London Bridge Is Falling Down

The monarchy’s deteriorating role in modern society resembles the ancient crown on the skull.

The monarchy’s deteriorating role in modern society resembles the ancient crown on the skull.

Queen, Palace, The Crown, Royal family—these are probably some of the first phrases you associate Britain or London with. Rightfully so, the monarchy is deeply rooted in British culture due to its long-standing history and public appeal which, according to the Atlantic, generates $767 million annually in tourist revenue alone. Looking at it from a broader perspective, however, the royal family’s economic and symbolic contributions barely justify its impractical (and subtly racist) role in modern society. 

The monarchy receives a substantial amount of public funding in the form of citizens’ taxes to cover official duties, personal expenses, and maintaining and renovating historic properties like the royal palace. According to Forbes, the Sovereign Grant, which is used to cover expenses such as staff costs, palace maintenance, travel, hospitality, and housekeeping, totaled $99.6 million in 2022. 

Supporting the queen’s doubtful responsibilities isn’t worth the $99.6 million. The monarch’s “official duties”, according to Times, include appointing prime ministers, hosting foreign leaders, and approving legislation. However, they don’t even get much say in who those prime ministers are or what laws cross their desk. In a more informal manner, The Mirror reveals that the Queen used to stay busy answering letters and greeting knights and top dogs (yes, dogs). It’s safe to say that the British monarch serves as a high-maintenance figurehead.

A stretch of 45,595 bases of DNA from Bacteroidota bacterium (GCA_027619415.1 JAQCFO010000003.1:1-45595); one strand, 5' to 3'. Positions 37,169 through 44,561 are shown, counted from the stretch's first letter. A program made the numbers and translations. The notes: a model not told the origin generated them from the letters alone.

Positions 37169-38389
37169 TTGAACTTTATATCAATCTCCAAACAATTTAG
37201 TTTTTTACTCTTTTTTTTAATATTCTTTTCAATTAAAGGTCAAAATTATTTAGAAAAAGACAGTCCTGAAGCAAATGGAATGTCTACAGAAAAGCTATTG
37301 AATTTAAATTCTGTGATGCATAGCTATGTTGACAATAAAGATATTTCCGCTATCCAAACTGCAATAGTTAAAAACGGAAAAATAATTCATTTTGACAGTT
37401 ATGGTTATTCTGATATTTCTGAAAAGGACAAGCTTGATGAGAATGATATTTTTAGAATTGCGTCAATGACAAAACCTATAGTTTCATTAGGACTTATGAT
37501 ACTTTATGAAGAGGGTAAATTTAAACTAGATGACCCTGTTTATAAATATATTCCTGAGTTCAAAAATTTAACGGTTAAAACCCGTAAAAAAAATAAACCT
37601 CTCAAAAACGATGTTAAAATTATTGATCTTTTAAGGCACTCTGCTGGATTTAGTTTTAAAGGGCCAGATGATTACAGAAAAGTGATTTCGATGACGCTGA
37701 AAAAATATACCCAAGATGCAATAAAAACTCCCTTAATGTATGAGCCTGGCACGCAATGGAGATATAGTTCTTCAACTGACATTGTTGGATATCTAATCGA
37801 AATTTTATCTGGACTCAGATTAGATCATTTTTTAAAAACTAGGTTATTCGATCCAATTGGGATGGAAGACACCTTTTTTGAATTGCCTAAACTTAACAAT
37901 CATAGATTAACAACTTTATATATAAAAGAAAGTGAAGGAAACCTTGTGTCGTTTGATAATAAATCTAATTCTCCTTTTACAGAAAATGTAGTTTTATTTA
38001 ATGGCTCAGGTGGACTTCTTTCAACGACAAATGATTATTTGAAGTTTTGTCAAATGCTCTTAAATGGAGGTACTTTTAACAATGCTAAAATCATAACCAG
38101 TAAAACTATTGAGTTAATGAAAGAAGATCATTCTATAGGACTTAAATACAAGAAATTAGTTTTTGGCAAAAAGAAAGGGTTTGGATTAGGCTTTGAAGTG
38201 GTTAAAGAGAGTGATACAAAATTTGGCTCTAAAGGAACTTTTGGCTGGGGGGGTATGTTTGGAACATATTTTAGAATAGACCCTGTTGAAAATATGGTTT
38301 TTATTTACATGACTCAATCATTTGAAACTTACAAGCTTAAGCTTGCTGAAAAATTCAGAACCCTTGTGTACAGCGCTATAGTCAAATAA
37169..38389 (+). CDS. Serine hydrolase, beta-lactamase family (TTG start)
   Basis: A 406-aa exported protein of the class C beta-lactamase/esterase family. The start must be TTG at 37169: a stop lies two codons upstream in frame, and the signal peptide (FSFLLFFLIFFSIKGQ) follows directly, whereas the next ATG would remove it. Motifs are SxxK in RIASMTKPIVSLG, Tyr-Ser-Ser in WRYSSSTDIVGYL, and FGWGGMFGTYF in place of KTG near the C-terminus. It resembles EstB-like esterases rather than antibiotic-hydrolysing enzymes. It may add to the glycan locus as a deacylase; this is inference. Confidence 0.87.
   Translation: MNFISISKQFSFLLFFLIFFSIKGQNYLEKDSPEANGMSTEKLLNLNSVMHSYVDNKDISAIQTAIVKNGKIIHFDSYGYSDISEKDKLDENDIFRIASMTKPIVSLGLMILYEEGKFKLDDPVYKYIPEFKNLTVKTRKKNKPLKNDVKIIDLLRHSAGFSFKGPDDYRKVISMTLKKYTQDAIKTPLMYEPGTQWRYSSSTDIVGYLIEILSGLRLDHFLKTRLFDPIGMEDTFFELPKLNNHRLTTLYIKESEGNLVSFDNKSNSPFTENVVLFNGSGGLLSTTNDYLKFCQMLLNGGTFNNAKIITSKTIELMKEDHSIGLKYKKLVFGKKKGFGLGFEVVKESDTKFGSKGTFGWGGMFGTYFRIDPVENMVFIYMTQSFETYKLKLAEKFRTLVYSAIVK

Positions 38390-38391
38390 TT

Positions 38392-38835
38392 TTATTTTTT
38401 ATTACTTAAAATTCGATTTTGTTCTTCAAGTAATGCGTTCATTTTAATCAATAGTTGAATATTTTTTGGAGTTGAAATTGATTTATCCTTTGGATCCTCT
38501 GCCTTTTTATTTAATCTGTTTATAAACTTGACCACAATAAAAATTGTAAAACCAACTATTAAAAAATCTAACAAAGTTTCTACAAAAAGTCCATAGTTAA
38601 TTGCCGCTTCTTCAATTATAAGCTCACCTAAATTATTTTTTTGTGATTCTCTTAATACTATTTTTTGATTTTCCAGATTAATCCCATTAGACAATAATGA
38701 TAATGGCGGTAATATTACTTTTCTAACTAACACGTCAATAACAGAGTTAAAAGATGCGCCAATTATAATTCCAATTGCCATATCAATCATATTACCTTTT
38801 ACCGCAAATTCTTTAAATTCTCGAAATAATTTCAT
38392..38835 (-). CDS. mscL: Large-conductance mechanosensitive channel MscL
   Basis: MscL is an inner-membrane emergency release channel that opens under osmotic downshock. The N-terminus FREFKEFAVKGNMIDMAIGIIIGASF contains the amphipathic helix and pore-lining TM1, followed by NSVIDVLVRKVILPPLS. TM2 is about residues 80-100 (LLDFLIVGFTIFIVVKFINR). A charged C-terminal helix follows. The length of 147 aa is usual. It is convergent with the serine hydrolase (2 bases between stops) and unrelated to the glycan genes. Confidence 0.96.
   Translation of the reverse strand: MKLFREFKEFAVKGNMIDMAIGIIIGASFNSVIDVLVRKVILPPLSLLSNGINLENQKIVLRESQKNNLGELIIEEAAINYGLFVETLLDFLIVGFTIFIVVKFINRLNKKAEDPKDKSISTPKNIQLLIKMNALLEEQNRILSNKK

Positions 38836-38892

Introducing a formal head of state or President to the British Parliament system would be more politically practical compared to maintaining and offering special attention to a rather unqualified royal family. Tax money would finally go towards addressing important social needs, such as education and healthcare, instead of supporting a single family. 

The issue is that it’s difficult to accept the royal family as role models or even worthy public figures. From the slave trade in the 1500s to modern-day society, the residents of Buckingham Palace have shown hints of racism through various incidents. More specifically, Queen Elizabeth I supported the capture and trade of Africans in 1562, and Prince Harry and Meghan Markle admitted that racism involving their own child (an heir to the royal family), followed by other instances of discrimination, motivated the couple to move out of the UK. Additionally, it is alleged that many of the pricey and precious jewels on the queen’s necklaces were stolen from Africa during colonial times. 

Insider emphasizes that these events have gone unaddressed by the main members of the royal family. Queen Elizabeth II failed to speak up, apologize, or even support Markle following the racist comments Markle faced from British tabloids and the press. Instead, the queen stood by Buckingham Palace’s “no comment” policy in response to press statements.

 Especially in the modern and progressive world we live in, it’s expected that the Queen would address the monarchy’s past actions and show willingness to improve their institution after recent scandals. After all, the tabloid statements affected Markle’s mental health, leading to a feeling of being “unprotected” by her own family, as described by many sources. The royal family ought to stand up for its own members and address its troubled past, but it hasn’t. Is it really a family worth providing with immense public support and funding? 

In essence, yes, tourism and culture are important. But the monarchy’s questionable actions and replaceable role in politics outweigh any benefits of its continuation. Regardless, its history and tales can still be taught to children, its “official duties’’ can continue to be carried out by a formal political figure, and the Buckingham Palace can still contribute to tourism. In fact, the absence of the royal family leaves the Buckingham Palace open year-round for tourists to experience more closely, increasing tourism in its own way. 

Prince Harry and Meghan Markle withdrawing from royal duties, along with increased public support (25% according to PBS) for abolishing the monarchy after the queen’s death, is truly a sign that it is nearing the end for the (in)famous royal family, monarchy, and informal head of state all at once.